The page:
The clocks change, the season changes, physicians’ lives change, athletes compete, and a river turns green. It must be March, and most of us feel more hopeful than we did in March a year ago, as we entered the unknown of the COVID-19 pandemic.
Daylight Saving Time
Most of the United States changed to Daylight Saving Time on Sunday March 14, 2021. Hawaii and Arizona do not (the Navajo reservation in Arizona does.)
The territories of American Samoa, Guam, the Northern Mariana Islands, Puerto Rico and the U.S. Virgin Islands also do not observe DST.
So if you don’t like changing your clocks, you might consider moving to one of those places.
St. Patrick’s Day
Of course you know that March 17 is St. Patrick’s Day.
The parade in Chicago has been cancelled, as it was last year due to the pandemic, but they revived the tradition of dying the Chicago River green.
My son took this photo a few years ago .
We will welcome the first day of Spring, March 20, in the northern hemisphere, with the occurrence of the vernal equinox. I don’t think the virus can stop that, but may make it less enjoyable.
This link to The Weather Channel explains what the vernal equinox means.
National Residency Match Day
On March 19, graduating medical students find out what residency program they will enter through the National Resident Matching Program , which “matches” them with available positions in residencies all over the United States.
Why should you care? This matching process determines who will care for our medical needs in the next 30-40 years; our family physicians, internists, pediatricians, general surgeons, obstetricians, dermatologists, psychiatrists, and the multitude of other medical specialties. Most doctors will continue in the same specialty their entire career, although some switch after a few or many years.
For those graduates who match to a residency, especially if it is their top choice, it is a day for celebrating with family and friends, almost like a graduation. Last year and again this year, most of the celebrating will be done virtually, due to concerns about viral spread. Read more about
Why this year’s Match will be strikingly different
Read this previous post about the new doctors who will care for you
National Doctor’s Day
March 30 has been designated National Doctor’s Day in the United States. You may not have heard of a day to honor doctors. The idea came from a doctor’s wife, Eudora Brown Almond, and was first observed on March 30, 1933, in Winder, Georgia.
In 2020, Dr. Patrice Harris, past president of the AMA wrote this about National Doctor’s Day .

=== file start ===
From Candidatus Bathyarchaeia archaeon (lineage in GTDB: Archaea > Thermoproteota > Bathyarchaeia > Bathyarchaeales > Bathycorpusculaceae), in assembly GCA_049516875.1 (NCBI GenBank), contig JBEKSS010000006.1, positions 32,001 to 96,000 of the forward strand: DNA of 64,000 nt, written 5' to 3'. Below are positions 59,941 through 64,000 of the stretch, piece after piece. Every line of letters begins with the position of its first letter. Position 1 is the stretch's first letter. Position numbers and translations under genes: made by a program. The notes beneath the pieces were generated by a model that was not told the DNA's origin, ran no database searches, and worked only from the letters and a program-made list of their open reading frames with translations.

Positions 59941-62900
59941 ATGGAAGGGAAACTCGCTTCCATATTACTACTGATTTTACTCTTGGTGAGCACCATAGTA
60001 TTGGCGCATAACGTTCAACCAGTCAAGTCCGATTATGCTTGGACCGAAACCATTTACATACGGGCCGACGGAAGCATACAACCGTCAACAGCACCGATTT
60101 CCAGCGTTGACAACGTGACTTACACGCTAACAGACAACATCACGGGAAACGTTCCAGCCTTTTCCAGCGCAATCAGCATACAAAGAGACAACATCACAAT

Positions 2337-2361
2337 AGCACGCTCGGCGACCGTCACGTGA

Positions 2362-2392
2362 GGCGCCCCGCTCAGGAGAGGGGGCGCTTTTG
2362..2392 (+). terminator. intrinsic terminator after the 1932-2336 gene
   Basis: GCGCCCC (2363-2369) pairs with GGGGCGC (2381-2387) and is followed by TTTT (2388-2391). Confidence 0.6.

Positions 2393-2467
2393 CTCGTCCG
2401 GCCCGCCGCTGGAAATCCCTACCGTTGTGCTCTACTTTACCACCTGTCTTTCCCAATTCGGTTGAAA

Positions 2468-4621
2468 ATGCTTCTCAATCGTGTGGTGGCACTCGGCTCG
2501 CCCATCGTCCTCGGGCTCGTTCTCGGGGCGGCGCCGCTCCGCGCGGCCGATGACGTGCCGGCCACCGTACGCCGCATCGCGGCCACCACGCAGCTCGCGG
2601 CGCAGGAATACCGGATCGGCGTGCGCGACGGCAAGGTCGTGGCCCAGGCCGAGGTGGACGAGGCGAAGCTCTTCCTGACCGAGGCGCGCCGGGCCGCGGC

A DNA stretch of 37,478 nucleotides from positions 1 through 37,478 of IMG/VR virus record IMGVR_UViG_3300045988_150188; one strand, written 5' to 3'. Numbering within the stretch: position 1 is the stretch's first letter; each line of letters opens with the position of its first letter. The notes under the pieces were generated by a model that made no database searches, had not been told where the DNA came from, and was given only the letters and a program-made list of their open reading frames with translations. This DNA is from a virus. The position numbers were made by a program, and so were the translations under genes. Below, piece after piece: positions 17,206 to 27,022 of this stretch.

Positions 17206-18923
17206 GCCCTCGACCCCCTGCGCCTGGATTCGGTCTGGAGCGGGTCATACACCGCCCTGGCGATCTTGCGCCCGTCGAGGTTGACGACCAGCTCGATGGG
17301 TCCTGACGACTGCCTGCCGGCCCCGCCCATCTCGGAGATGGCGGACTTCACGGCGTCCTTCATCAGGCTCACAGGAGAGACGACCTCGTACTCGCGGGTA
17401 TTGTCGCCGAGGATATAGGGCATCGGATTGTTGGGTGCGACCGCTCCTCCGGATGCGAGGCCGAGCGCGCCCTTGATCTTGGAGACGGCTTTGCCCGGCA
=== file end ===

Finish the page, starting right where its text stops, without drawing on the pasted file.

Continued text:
“Physicians display heroism and courage every day in their hospitals and clinics. But today, on National Doctors’ Day, their selflessness in the face of a deepening health crisis is truly extraordinary.
We’ve seen many cases in the U.S and around the globe in which physicians have fallen seriously ill or died after treating patients for COVID-19. The physical toll alone is daunting—extremely long and taxing hours in the hospital—but the emotional toll is just as significant, and enough to overwhelm even the most seasoned and experienced doctor. No one can say for sure how long the health threat will last or how much more our nation’s physicians will be asked to give.
When you ask physicians why they chose their profession, answers vary. But one theme tends to underlie all the responses: a profound commitment to helping others. We are called upon to help in moments like these. As I said in my inaugural address last year—that feels like a lifetime ago—“Physicians don’t run from challenges. We run toward them.” “
March Madness- NCAA basketball tournament
Even people who don’t follow college basketball tune in for March Madness-when college football teams vie to be named the National Champion. Cancelled last year, the tournament will resume this year on March 18, with protocols in place to prevent spread of the virus among the players.
You can reflect on March a year ago at this link
March Sadness-how COVID-19 has changed 2020
In 2020 we’ll be thanking doctors for tackling this new and largely unknown disease that just a few weeks ago we knew little about. Since then we’ve learned it’s name, it’s genetic make up, symptoms, how it spreads, and complications, and slowly learning what does and does not work, and how to contain and stop…
exploring the HEART of health
More scenes from Scottsdale Arizona, photos by Dr. Aletha
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